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Sunday 27 June 2004

The Customer Service Rules

I have brought all the Tinotopia rules for retailers together in one post. Some of them have been revised slightly for clarity.

I started this list in November 2002 after three days in a row of particularly frustrating trips to the mall. By November 2002, everyone was complaining an economic downturn, and telling me that staff cutbacks were the reason why it was so hard to spend money in their stores.

Of course, a few years earlier, at the height of the boom, the same people had told me that I was having such a hard time because they couldn’t manage to hire enough people because there were so many other opportunities for would-be clerks.

As I said in the original Rules for Retailers post: I don’t say these things because I hate retailers, or because I think that I, as a customer, am some sort of god. I say these things because, if you are in business, you are probably in business to make money. Customers give you money in exchange for goods and services. Treating your customers well will make it more likely that they will give you money.

And now for the rules:

  1. Nobody is forcing you to do this. If dealing with the whims of customers is just too much bother, or not profitable, or boring: do something else. You are under no compulsion to remain at your current job or in your current line of business. These rules apply to you because you choose to put yourself in a situation where your profit depends on customers.
  2. Be prepared to deal with customers during the whole of the hours of business posted on your door. If you are a restaurant, you are not allowed to start stacking the chairs on the tables before your official hour of closing. You are not permitted to perform any regular mopping, vacuuming, or other periodic day-end cleaning until the customers are done and out of there. During your regular hours of business, the entire purpose of your enterprise is the direct sale of goods and services to customers. Housekeeping, bookkeeping, restocking, re-arranging, and ready-to-leave-getting should be done after the customers are done and you have their money. If business is so slow that it’s not worth actually being prepared for customers during the last hour you’re open, or worth paying your employees past closing time to take care of the housekeeping, maybe you’re staying open too late, or charging too much, or selling something that nobody wants. Or maybe your would-be customers just don’t feel like dodging the cleaning crews while trying to spend money.
  3. Don’t make customers work for the privilege of giving you money. If you do not have enough staff to handle your normal customer traffic, you do not have enough staff, full stop. If you cannot afford to hire enough people to handle the business you’re getting, you’re not charging enough for whatever it is you’re selling. Some customers are willing to do a lot of work in order to save money — witness the success of Wal-Mart, Costco, Sam’s Wholesale Club, etc. — but if your premises have carpeted floors and non-fluorescent lighting, and if you don’t market yourself as a discount warehouse, you should be doing the work, not the customer.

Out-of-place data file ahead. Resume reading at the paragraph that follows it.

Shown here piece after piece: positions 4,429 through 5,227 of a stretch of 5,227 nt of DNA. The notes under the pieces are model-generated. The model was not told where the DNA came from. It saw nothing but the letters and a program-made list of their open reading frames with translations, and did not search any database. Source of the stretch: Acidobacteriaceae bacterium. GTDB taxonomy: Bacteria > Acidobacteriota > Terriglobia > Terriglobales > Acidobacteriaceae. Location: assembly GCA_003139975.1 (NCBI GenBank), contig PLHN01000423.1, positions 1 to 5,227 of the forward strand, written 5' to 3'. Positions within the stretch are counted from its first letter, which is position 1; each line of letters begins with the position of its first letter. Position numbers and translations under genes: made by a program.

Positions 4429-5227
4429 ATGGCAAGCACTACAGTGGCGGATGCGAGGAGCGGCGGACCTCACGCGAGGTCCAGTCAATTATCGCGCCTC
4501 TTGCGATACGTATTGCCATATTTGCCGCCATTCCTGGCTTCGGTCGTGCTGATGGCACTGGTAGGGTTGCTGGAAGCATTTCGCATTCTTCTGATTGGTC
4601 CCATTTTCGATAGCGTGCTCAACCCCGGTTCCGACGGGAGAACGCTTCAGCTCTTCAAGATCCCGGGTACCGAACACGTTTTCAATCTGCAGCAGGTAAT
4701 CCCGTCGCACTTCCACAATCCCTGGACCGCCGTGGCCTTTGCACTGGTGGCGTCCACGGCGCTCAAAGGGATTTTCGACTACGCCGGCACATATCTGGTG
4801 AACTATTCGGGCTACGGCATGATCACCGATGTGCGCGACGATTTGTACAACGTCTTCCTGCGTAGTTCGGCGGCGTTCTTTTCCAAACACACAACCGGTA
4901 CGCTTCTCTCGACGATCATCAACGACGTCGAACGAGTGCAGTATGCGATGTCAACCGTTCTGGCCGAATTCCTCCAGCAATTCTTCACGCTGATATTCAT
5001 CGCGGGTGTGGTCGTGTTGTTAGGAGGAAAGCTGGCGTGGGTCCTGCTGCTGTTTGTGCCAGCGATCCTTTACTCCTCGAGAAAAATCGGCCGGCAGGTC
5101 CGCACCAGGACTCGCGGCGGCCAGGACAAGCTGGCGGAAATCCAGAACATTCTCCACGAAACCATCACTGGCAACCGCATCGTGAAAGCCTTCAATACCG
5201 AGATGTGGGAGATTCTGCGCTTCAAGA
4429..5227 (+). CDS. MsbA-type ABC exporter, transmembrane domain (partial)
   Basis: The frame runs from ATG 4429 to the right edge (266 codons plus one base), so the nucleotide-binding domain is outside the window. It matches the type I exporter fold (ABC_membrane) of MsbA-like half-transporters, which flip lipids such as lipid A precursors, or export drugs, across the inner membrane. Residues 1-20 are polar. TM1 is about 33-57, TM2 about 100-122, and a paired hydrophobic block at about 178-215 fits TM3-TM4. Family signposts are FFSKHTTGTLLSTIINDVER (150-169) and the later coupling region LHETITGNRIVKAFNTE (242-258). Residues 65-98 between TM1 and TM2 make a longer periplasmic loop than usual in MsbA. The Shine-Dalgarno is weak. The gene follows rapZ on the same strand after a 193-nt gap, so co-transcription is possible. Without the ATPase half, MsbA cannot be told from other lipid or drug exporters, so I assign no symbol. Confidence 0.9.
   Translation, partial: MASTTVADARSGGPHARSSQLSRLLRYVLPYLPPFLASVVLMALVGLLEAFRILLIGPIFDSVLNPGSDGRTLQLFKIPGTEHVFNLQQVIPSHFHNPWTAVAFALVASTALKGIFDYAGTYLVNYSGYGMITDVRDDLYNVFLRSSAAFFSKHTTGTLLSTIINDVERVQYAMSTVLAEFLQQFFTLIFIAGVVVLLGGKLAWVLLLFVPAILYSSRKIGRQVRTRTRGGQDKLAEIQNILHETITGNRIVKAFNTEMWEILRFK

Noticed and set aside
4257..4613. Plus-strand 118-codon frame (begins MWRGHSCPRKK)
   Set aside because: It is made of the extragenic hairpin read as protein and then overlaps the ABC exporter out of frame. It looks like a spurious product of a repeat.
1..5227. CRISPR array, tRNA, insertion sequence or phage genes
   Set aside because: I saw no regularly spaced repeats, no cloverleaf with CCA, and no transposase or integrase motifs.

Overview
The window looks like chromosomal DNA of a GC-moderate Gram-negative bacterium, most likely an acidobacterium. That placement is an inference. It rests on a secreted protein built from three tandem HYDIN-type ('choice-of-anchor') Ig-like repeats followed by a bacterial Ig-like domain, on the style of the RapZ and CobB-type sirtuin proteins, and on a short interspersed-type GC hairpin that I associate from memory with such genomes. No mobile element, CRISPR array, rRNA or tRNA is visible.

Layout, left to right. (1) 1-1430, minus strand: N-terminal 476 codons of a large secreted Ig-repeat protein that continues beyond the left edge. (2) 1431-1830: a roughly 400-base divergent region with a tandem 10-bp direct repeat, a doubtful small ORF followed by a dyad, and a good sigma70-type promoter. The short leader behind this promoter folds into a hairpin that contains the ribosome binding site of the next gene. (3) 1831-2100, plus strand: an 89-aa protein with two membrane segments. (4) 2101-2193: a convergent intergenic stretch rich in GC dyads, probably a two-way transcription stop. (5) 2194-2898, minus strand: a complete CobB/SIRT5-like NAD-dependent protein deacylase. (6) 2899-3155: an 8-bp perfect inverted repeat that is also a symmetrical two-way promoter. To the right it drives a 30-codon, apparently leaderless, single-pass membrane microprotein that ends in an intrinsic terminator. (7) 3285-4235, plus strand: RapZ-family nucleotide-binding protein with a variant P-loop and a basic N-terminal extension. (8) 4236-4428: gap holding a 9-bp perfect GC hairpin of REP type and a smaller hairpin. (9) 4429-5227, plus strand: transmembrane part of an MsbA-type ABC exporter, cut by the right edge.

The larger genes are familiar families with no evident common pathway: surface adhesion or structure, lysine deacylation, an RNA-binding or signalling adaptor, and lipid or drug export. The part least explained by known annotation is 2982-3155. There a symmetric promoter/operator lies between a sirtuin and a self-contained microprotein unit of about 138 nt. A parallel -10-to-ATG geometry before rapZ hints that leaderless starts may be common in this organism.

4. Let customers evaluate potential purchases. If you’re selling an electronic gadget, the unit on display must be operable. The customer is not considering purchasing that digital camera as an objet d’art. While its physical appearance and mass are one of the things the customer will consider in evaluating it, they are not the main things. This goes triple if you make people jump through hoops to return purchases, or if you charge a ‘restocking fee’.
  5. Do not hound customers with ‘service’. If you are selling extremely complex and specific goods, or something that’s locked away, you may approach the customer immediately upon his entrance to your place of business. If, however, you are in the business of selling sweaters, shoes, trousers, hats, objets d’art ‘gifts’, or some other goods the selection of which depends largely on personal taste, back off. It’s a fine line between being available and helpful, and being obsequious and intrusive; but there definitely is a line, and with just a little attention it is possible to avoid crossing it.
  6. Help customers when customers need it. When customers do need assistance, it should be available, and it should be competent. On a very basic level: if you run a large department store with only one or two centralized cash desks per floor, they should constantly have enough staff to handle the customer traffic. Once a customer has carried his selections to the desk (see above about making customers do your work), he should not have to stand around waiting.
  7. You must know the price of things, and make this information available to your customer. It’s said that everything has its price, but this isn’t always true in the retail sector these days. Unless you intend for every transaction to involve some bargaining to arrive at a price, the prices of all your goods must be clearly marked for the customers. If a customer has to ask your the price of an item, you have failed. If, at the till, you can’t determine the price of an item, you have utterly failed. The only honorable way out of this situation is to ask the customer what he’d like to pay, and accept his offer without question. This may get expensive, but it’s easy to prevent: have enough respect for your customers to let them evaluate a product in light of its price.
  8. Your corporate structure, policies, and organization are of no concern to your customer. Your relationship with the customer consists of providing them with goods and services that they want, and with taking their money in return. The customer does not care that your store is understaffed due to bad management, or that the sweater he wants is not in stock because all the sweaters were moved out for the big hot pants sale, or that you can’t process credit card transactions because your computer system has failed. All the customer cares about is that you are not prepared to run your business, that you don’t have the item he wants, and that you can’t take his money.